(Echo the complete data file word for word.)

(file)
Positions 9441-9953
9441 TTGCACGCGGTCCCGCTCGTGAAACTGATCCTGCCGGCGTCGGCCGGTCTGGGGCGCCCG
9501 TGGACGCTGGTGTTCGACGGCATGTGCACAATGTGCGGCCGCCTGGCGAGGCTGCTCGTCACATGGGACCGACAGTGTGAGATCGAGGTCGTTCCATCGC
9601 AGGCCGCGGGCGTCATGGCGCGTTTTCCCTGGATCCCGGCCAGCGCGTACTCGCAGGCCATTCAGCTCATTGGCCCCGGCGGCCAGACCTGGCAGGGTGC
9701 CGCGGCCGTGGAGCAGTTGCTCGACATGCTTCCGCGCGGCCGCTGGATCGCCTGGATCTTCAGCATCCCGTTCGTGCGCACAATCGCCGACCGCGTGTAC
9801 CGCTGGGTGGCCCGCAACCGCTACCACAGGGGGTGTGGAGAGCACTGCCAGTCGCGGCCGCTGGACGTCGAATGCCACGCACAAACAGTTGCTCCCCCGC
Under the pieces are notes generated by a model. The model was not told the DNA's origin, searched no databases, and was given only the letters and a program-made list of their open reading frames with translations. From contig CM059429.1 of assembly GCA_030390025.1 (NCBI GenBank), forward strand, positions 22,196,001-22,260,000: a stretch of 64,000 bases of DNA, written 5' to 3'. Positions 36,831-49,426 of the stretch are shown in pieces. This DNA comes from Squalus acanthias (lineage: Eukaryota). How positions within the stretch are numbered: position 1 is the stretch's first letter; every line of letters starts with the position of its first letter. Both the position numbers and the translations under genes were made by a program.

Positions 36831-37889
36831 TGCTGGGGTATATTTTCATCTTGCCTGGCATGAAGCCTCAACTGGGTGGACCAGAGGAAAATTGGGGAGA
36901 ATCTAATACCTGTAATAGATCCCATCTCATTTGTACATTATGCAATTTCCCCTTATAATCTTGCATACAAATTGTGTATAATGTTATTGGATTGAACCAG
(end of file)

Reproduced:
Positions 9441-9953
9441 TTGCACGCGGTCCCGCTCGTGAAACTGATCCTGCCGGCGTCGGCCGGTCTGGGGCGCCCG
9501 TGGACGCTGGTGTTCGACGGCATGTGCACAATGTGCGGCCGCCTGGCGAGGCTGCTCGTCACATGGGACCGACAGTGTGAGATCGAGGTCGTTCCATCGC
9601 AGGCCGCGGGCGTCATGGCGCGTTTTCCCTGGATCCCGGCCAGCGCGTACTCGCAGGCCATTCAGCTCATTGGCCCCGGCGGCCAGACCTGGCAGGGTGC
9701 CGCGGCCGTGGAGCAGTTGCTCGACATGCTTCCGCGCGGCCGCTGGATCGCCTGGATCTTCAGCATCCCGTTCGTGCGCACAATCGCCGACCGCGTGTAC
9801 CGCTGGGTGGCCCGCAACCGCTACCACAGGGGGTGTGGAGAGCACTGCCAGTCGCGGCCGCTGGACGTCGAATGCCACGCACAAACAGTTGCTCCCCCGC
Under the pieces are notes generated by a model. The model was not told the DNA's origin, searched no databases, and was given only the letters and a program-made list of their open reading frames with translations. From contig CM059429.1 of assembly GCA_030390025.1 (NCBI GenBank), forward strand, positions 22,196,001-22,260,000: a stretch of 64,000 bases of DNA, written 5' to 3'. Positions 36,831-49,426 of the stretch are shown in pieces. This DNA comes from Squalus acanthias (lineage: Eukaryota). How positions within the stretch are numbered: position 1 is the stretch's first letter; every line of letters starts with the position of its first letter. Both the position numbers and the translations under genes were made by a program.

Positions 36831-37889
36831 TGCTGGGGTATATTTTCATCTTGCCTGGCATGAAGCCTCAACTGGGTGGACCAGAGGAAAATTGGGGAGA
36901 ATCTAATACCTGTAATAGATCCCATCTCATTTGTACATTATGCAATTTCCCCTTATAATCTTGCATACAAATTGTGTATAATGTTATTGGATTGAACCAG